Monday, August 5, 2013

Media owners of different countries

By Gunjidmaa Gongor (Mongolia)

Study of the United States Institute (SUSI) program let me learn about media systems and policies of 15 countries represented here. At here were sixteen different countries’ scholars introduce their own countries media system, journalism practice, political culture and media policies including 45 minutes for SUSI members and international students. That time is good discussion, debate, sharing knowledge and strong questions/answers.    

Anand Pradhan, SUSI scholar from India, he tweeted that “Intelligent and Beautiful media scholars from Zambia, Zimbabwe, Mongolia, Malaysia, Kyrgyzstan, Ecuador, Honduras and Bangladesh” and “Smart SUSI Media scholars from Nepal, Ukraine, Romania, Me from India, Mozambique, Lebanon and Uzbekistan in different moods”.

It was really useful information to know about abroad countries’ political, social, economic culture and also opened my eyes on the world media development. According to these presentations, most of countries have faced same problems and challenges which are political subsidies, unprofessional journalism, editorial independence, gap between rural and urban media development and lack of media market principles etc.  

Its main reason is politicians huge invest into the media sector with the goal to manipulate the public and to support their pursuit of power. For example, Chilean media is a huge concentration – currently two media groups are main role playing in their media market. Zambian newspapers mixed private and state owned – TV stations all are owned by state. In 2012, the first private TV station was launched in Zimbabwe.  

SUSI scholar Yuri Zaliznyak reports that media ownership in Ukraine is concentrating around one big family and is primarily serving the interests of oligarchs. Therefore “the most of Romanian media is politically connected and media owners often run for office” said Dr. Antonio Momoc from Romania.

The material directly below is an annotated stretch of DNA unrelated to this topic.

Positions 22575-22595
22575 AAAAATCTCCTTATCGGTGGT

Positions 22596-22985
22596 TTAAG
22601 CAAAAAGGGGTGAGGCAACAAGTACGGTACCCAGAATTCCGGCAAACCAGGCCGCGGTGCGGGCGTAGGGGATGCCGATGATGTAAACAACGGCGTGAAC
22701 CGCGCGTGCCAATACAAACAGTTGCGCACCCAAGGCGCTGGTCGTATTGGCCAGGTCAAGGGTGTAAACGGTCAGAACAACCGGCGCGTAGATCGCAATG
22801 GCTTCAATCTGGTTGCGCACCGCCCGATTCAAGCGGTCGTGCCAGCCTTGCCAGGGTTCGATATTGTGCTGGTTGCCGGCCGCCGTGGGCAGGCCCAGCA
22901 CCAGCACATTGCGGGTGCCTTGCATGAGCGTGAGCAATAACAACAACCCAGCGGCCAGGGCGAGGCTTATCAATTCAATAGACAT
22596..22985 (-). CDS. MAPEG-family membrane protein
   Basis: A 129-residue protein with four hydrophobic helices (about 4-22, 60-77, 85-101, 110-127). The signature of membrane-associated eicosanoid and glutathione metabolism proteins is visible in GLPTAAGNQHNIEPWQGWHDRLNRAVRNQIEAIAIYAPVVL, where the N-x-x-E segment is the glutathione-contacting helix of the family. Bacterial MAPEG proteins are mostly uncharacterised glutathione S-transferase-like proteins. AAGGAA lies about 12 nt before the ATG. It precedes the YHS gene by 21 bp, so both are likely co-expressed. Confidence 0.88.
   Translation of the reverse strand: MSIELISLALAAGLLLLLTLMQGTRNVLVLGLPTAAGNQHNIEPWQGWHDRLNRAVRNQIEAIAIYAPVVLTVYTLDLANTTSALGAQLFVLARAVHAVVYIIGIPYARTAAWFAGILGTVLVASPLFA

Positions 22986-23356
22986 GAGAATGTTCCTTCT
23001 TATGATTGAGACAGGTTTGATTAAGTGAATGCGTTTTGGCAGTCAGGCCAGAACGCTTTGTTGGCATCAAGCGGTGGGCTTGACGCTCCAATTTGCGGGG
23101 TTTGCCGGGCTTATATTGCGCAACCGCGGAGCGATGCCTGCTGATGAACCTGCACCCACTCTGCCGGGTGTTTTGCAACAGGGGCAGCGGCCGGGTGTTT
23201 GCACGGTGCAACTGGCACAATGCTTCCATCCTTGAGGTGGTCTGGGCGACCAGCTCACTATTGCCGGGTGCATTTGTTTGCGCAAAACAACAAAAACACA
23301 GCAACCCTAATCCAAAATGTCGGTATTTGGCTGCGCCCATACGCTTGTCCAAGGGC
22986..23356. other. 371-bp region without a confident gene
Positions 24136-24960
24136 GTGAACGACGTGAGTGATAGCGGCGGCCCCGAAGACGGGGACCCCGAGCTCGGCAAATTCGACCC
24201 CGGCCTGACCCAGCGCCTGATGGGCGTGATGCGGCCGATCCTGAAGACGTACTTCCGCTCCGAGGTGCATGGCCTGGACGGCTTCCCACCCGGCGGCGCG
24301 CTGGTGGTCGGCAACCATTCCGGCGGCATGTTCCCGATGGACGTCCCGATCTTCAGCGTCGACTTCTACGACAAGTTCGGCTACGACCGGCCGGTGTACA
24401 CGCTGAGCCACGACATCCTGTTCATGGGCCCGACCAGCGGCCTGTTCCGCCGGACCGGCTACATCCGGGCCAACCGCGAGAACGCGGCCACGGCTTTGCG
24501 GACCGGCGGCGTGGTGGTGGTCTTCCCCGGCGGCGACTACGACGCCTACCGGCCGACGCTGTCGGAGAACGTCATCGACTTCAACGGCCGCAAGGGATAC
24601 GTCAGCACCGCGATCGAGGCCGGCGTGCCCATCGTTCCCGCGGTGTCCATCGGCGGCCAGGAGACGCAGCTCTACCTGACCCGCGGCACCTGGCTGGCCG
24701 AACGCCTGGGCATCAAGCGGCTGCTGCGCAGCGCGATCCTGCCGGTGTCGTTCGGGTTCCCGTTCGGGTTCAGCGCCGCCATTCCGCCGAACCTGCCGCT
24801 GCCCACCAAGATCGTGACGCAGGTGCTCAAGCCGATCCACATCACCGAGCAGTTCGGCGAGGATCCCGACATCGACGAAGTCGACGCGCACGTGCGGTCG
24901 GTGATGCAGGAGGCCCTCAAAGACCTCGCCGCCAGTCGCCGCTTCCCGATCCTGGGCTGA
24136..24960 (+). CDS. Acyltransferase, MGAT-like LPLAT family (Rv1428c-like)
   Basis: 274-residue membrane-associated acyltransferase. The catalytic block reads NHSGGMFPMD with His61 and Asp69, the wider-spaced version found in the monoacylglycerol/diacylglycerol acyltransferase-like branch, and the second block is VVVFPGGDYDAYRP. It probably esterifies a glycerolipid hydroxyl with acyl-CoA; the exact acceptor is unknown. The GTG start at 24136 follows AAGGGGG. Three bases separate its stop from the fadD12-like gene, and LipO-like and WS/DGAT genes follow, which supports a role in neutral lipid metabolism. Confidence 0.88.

“Malaysian mainstream media is nothing but mouthpiece of government” reports her presentation, scholar Sharon Wilson from Malaysia.

 In my country, one of the biggest challenges in media market is the plethora of media outlets on such a small market can be explained by the fact that the majority of Mongolian media survives on political subsides rather than on market revenues. Around 70-80 percent of newspapers and televisions are owned by high ranking politicians. Another example is among the media, “gatekeeper contracts” are important sources of media revenue. The goal of the contract ensures that the media doesn’t publish about it when critical stories and controversial issues about any interest organizations.

Today we are all. We have a brain power and same interest to change the current media challenges. This is a good opportunity of the SUSI scholarship program.

Go head to professional journalism and good governance. We can do that together.       

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